During the last ten years, the issue of menstruation has received increasing attention in Swedish development cooperation. However, an overall picture of the extent to which menstruation is addressed in Swedish aid is absent. The aim of this study is therefore to map menstrual health and hygiene (MHH) interventions in Swedish development cooperation. The study maps contributions and interventions by analysing public policy documents, annual reports, data from OECD/DAC, Open aid and Sida’s CSO database. It also draws on informative dialogues with relevant stakeholders.
- Approximately 36,5 million USD has been invested in contributions related to menstruation since 2013. However, many contributions are not reported. This gives the impression of fewer contributions than actually implemented.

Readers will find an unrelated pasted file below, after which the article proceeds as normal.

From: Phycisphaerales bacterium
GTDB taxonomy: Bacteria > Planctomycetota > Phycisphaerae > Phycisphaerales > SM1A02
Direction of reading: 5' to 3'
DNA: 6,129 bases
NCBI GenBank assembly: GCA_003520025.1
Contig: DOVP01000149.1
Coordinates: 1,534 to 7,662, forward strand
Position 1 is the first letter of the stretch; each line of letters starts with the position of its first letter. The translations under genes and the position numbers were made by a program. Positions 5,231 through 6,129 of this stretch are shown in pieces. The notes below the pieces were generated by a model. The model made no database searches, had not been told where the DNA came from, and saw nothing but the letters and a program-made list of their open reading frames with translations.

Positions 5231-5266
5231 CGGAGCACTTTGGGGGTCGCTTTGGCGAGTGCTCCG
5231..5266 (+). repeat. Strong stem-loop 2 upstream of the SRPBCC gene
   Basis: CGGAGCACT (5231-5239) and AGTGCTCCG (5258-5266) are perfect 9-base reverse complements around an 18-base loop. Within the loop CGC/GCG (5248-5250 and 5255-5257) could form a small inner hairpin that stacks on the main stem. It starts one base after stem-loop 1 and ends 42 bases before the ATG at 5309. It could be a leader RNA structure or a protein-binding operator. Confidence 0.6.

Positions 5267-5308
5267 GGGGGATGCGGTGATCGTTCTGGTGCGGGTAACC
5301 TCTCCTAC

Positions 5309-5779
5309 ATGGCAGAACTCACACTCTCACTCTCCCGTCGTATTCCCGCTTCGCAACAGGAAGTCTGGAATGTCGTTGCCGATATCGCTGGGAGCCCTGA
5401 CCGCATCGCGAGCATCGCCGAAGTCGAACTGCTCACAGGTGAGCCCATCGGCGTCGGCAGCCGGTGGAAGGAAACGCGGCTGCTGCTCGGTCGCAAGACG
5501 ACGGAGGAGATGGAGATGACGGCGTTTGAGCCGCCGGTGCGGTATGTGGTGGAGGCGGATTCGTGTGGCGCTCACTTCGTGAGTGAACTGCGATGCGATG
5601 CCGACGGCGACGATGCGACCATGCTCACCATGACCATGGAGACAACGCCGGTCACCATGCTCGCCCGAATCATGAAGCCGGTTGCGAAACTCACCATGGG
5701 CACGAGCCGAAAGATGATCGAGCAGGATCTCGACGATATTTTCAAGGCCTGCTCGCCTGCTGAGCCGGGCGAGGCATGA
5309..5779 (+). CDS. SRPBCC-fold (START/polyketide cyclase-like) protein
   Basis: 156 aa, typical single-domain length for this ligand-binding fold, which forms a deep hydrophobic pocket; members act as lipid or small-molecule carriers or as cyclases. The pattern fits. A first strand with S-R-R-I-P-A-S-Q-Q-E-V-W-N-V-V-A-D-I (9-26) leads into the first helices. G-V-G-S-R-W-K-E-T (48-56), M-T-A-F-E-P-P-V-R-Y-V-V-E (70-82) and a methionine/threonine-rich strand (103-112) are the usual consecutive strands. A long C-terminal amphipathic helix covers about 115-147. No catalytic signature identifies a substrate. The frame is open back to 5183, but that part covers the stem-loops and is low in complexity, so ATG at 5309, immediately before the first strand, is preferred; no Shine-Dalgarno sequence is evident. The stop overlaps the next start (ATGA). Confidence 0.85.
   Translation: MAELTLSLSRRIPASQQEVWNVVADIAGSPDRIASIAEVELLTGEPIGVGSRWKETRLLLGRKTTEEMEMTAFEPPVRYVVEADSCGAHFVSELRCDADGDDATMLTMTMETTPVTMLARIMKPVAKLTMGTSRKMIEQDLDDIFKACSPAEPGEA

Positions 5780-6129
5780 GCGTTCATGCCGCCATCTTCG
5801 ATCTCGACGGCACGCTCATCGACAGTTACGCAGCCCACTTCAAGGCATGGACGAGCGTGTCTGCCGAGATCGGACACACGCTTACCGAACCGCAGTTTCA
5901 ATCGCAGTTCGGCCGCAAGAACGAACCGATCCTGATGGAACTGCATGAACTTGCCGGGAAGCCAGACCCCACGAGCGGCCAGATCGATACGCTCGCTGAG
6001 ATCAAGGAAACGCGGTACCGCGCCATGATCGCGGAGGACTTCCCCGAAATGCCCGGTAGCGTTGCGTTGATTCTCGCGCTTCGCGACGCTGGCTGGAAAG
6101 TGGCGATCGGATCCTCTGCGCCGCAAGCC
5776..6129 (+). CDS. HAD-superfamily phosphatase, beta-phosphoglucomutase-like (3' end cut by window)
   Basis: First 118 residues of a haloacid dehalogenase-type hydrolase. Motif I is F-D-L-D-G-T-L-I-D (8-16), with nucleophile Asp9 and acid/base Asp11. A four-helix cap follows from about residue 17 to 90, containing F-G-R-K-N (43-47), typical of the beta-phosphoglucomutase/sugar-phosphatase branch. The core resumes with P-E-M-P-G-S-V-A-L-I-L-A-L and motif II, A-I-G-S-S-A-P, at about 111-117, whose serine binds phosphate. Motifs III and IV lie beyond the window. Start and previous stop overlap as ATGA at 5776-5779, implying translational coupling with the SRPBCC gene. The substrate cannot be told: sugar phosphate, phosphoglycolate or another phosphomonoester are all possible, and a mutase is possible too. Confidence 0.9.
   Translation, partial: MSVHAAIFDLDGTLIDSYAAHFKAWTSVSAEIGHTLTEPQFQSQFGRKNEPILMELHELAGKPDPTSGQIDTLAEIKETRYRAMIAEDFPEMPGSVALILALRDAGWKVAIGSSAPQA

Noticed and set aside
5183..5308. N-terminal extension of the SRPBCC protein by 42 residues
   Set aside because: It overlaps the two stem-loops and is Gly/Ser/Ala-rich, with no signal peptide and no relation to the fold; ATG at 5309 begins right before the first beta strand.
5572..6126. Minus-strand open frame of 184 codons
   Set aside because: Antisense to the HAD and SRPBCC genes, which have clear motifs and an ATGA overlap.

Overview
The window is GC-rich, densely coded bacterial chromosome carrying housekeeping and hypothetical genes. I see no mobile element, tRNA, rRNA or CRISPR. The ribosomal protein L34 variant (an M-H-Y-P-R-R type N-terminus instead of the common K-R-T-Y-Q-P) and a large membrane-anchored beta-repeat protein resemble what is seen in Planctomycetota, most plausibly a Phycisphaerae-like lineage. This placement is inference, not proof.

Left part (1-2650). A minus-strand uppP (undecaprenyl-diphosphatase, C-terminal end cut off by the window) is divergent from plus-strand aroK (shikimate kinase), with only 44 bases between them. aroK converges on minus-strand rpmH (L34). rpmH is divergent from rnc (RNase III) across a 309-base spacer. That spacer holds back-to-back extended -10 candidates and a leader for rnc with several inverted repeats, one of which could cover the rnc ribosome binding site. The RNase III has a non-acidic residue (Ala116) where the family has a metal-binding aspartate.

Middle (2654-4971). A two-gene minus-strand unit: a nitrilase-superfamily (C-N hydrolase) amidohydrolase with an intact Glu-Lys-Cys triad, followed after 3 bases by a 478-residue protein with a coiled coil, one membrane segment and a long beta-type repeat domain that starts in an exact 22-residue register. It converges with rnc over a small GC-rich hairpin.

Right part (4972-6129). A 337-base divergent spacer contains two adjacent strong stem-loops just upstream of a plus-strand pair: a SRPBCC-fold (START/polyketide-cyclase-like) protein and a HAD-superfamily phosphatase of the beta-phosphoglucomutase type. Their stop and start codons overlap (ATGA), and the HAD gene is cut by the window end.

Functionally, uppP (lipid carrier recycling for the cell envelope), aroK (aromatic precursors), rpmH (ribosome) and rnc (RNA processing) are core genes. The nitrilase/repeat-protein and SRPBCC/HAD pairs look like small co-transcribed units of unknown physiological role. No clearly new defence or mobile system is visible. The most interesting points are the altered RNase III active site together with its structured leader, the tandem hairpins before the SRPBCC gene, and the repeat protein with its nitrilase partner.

- In development cooperation, menstruation should not just be treated as a biological phenomenon, but also as a social function. Menstruation is a matter of policy development and self-determination, equality and autonomy for women and for sustainable development. Hence, it should overlap sectors such as health, gender equality, economy, security, and education.
- The types of contributions that exist for menstrual health vary. Countries and stakeholders choose to approach menstruation, knowledge, and the existing stigma in different ways. However, a common approach among the contributions seem to be the inclusion of men and boys in the movement.
Elin Bergenlöv, Politices Masters degree, Stockholm University, former dep. Program manager at the EBA